and so do I too: he does it with a better grace, but I do it more natural.
Sir To. O, the twelfth day of December, -- [Singing. Mar. For the love o'God, peace.
Enter Malvolio. Mal. My masters, are you mad ? or what are you? have you no wit, manners, nor honefty, but to gabble like tinkers at this time of night? do ye make an alehouse of my Lady's house, that ye squeak out your coziers' catches without any mitigation or remorse of voice? is there no respect of place, persons, nor time in you?
Sir To. We did keep time, Sir, in our catches. Sneck up!
[Hiccoughs. Mal. Sir Toby, I must be round with you. My Lady bade me tell you, that tho' fhe harbours you as her Uncle, The's nothing ally'd to your disorders. If you can separate yourself and your misdemeanors, you are welcome to the House : if not, an it would please you to take leave of her, she is very willing to bid you
farewel. Sir To. Farewel, dear heart, since I must needs be gone. Mal. Nay, good Sir Toby. Clo. His eyes do Joew, his days are almost done. Mal. Is't even so ? Sir To. But I will never die. Clo. Sir Toby, there
lie. Mal. This is much credit to you. Sir To. Shall I bid him go?
[Singing. Cle. What an if you do? Sir To. Shall I bid him go, and spare not ? Clo. O no, no, no, you dare not.
Sir To. Out o'time, Sir ? ye lie : art thou any more than a steward ? dost thou think, because thou art virtuous, there shall be no more cakes and ale?
Clo. Yes, by Saint Anne ; and ginger shall be hot i th' mouth too.
Sir To. Thou'rt i' th'right. Go, Sir, rub your chain with crums.
A ftoop of wine, Maria. Mal. Mistress Mary, if you priz'd my Lady's favour at any thing more than contempt, you would not give
means for this uncivil rule; she shall know of it, by this hand.
[Exit. Mar. Go shake your ears.
Sir And. 'Twere as good a deed as to drink whers a man's a hungry, to challenge him to the field, and then to break promise with him,
and make a fool of him. Sir To. Do't, Knight, I'll write thee a challenge: or I'll deliver thy indignation to him by word of mouth.
Mar. Sweet Sir Toby, be patient for to-night ; since: the youth of the Duke's was to day with my Lady, the is much out of quiet. For Monsieur Malvolio, let me alone with him : if I do not gull him into a nay-word, and make him a common recreation, do not think, I have wit enough to lie straight in my bed : I know, I can do it.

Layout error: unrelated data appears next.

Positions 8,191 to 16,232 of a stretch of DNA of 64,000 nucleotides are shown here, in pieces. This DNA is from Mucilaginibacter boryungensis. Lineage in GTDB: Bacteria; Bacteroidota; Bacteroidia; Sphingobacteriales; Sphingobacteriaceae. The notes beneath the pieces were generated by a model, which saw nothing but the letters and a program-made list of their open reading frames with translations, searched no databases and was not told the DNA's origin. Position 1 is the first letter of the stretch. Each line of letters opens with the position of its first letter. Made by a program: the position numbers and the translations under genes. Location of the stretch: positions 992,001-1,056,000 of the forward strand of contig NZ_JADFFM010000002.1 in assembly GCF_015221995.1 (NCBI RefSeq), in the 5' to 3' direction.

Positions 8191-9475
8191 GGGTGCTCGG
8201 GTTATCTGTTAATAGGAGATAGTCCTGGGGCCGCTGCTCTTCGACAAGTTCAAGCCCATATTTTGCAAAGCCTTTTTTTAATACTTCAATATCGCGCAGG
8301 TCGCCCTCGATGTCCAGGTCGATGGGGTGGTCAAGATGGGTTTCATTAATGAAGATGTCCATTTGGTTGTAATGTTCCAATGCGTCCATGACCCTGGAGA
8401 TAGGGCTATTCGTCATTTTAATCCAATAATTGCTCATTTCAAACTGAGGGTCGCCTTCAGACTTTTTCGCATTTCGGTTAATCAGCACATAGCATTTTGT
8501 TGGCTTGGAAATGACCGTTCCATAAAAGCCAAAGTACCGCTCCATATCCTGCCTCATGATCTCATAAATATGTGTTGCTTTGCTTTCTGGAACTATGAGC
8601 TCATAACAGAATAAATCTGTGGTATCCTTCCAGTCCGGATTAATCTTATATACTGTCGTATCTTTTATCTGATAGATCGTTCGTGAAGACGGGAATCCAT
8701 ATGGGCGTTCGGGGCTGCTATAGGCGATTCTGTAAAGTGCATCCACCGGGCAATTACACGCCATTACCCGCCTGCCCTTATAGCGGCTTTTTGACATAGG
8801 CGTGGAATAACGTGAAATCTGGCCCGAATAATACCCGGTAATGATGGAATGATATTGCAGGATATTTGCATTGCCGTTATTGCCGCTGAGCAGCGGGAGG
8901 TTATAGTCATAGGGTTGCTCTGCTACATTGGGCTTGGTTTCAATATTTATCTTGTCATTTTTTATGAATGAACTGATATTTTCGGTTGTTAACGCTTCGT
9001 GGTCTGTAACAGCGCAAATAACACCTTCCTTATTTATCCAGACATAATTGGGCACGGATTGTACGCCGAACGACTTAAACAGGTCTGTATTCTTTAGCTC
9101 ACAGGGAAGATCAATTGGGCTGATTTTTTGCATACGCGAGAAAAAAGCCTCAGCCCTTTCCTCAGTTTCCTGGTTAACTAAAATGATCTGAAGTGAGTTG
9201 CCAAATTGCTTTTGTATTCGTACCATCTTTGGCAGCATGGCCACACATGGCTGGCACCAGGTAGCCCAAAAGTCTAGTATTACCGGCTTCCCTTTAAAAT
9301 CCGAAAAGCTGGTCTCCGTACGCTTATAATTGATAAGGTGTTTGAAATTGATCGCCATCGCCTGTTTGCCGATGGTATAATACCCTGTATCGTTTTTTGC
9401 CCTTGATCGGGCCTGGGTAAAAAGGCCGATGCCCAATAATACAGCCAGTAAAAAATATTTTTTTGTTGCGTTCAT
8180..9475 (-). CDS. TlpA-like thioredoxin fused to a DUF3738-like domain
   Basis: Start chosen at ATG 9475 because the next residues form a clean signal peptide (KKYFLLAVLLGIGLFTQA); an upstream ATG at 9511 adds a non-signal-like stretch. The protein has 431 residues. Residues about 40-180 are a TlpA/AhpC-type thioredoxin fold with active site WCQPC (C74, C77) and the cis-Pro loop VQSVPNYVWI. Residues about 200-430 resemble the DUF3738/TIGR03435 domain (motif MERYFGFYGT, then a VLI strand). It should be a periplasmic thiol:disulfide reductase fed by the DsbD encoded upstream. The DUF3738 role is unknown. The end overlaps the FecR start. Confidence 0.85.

Sir To. Poffess us, possess us, tell us something of him
Mar. Marry, Sir, sometimes he is a kind of a Puritan.
Sir Andi O, if I thought that, I'd beat him like a dog
Sir To. What, for being a Puritan? thy, exquisite reafon, dear Knight.
Sir And. I have no exquisite reason for't, but I have reason good enough.
Mar. The devil a Puritan that he is, or any thing constantly but a time pleaser ; an affection'd ass
, thac cons state without book, and utters it by great swarths : the best persuaded of himself: fo cram'd, as he thinks, with excellencies, that it is his ground of faith, that all that look on him, love him; and on that vice in him will my revenge find notable cause to work.
Sir To. What wilt thou do?
Mar. I will drop in his way fome obscure epiftles of love, wherein, by the colour of his beard, the shape of his leg, the manner of his gate, the expressure of his eye, forehead, and complexion, he shall find himself most feelingly personated. I can write very like my Lady your Neice; on a forgotten matter we can hardly make diftinction of our hands, Sir To. Excellent, I smell a device. F 3